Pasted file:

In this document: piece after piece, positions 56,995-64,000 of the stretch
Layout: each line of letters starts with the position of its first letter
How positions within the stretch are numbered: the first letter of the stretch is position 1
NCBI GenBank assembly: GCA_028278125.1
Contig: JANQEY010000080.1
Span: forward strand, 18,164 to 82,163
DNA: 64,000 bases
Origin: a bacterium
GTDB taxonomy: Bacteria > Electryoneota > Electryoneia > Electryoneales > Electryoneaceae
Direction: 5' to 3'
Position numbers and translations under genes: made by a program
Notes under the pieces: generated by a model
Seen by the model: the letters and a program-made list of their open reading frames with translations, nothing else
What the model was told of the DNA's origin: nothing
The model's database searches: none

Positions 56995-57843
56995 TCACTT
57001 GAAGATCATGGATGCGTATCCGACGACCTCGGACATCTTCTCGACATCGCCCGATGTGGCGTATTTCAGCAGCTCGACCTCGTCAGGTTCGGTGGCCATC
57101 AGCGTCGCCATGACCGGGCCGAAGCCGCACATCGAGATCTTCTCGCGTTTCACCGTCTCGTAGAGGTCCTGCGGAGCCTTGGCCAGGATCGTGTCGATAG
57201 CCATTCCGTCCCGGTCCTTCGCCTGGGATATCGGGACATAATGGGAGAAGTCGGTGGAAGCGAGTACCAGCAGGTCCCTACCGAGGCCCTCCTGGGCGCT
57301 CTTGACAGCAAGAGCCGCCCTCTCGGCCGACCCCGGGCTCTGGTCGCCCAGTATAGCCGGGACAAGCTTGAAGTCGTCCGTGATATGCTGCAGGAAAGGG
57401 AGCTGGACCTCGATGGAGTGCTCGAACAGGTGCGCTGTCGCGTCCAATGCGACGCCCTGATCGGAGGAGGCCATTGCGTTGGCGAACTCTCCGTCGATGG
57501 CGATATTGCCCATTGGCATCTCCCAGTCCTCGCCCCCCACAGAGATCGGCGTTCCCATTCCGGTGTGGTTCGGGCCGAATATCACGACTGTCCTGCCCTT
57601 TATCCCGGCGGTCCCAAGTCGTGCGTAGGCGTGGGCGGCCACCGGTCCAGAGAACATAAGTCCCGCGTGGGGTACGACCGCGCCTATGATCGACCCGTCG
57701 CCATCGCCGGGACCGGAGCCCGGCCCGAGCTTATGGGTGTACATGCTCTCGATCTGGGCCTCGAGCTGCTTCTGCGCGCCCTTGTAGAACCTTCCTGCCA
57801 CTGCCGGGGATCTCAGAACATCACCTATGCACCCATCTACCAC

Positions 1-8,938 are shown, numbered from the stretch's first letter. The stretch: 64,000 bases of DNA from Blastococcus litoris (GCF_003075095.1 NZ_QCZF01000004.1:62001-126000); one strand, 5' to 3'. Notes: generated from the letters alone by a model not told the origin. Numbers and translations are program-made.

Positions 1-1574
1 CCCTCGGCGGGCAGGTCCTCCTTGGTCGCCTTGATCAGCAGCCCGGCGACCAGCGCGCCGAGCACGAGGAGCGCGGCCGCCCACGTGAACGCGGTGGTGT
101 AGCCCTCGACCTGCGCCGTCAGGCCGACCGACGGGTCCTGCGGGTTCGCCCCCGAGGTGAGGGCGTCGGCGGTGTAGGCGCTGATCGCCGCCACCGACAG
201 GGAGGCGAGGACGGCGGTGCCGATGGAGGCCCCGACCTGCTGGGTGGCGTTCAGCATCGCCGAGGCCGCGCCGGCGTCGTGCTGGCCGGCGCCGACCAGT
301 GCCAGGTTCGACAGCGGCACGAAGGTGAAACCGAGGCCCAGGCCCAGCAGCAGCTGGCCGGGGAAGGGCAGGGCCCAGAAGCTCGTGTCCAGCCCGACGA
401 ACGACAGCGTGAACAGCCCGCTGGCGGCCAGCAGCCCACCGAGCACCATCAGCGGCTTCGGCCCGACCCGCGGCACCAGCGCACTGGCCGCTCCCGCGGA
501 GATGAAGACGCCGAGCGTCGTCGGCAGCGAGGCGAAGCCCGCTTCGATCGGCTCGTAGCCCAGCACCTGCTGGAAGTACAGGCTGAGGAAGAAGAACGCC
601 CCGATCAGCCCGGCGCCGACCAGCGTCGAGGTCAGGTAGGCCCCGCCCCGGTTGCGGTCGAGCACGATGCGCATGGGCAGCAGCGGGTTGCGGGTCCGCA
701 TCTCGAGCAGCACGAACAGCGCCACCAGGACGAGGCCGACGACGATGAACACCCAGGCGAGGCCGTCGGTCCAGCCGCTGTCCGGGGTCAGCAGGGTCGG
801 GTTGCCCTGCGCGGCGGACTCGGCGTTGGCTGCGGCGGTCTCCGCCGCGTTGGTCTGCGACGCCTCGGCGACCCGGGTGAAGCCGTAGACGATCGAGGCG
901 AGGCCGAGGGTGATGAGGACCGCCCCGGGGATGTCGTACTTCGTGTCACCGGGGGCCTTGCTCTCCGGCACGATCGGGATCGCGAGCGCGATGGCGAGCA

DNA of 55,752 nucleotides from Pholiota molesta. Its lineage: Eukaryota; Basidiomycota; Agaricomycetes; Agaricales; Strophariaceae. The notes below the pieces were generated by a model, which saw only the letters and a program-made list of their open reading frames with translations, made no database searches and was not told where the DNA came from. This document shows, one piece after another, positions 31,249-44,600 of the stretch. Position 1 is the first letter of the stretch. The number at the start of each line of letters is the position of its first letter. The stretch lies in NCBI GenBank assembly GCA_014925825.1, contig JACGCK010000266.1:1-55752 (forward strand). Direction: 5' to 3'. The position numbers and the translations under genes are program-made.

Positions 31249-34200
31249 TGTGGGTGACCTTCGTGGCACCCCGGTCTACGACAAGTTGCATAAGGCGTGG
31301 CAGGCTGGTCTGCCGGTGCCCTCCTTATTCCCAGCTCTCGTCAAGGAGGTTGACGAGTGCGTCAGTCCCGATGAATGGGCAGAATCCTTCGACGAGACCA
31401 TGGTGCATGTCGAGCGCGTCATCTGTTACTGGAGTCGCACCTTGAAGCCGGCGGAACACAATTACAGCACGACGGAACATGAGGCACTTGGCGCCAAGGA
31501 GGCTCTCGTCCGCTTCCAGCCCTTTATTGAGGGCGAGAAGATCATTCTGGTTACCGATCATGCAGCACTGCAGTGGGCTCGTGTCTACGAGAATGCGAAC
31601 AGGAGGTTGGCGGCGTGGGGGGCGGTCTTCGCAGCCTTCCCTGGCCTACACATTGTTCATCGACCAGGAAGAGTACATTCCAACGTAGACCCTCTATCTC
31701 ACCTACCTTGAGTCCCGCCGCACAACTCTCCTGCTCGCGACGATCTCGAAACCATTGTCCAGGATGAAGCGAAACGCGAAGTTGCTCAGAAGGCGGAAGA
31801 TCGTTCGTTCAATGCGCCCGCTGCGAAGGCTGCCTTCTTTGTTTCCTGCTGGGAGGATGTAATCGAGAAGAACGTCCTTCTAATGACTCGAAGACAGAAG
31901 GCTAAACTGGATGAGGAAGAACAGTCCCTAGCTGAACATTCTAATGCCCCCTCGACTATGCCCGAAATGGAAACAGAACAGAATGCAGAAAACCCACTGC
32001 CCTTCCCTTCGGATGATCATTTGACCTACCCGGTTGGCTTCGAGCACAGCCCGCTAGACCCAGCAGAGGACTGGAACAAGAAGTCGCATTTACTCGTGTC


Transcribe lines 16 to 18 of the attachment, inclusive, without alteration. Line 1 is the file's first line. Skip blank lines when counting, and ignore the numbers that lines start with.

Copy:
Positions 56995-57843
56995 TCACTT
57001 GAAGATCATGGATGCGTATCCGACGACCTCGGACATCTTCTCGACATCGCCCGATGTGGCGTATTTCAGCAGCTCGACCTCGTCAGGTTCGGTGGCCATC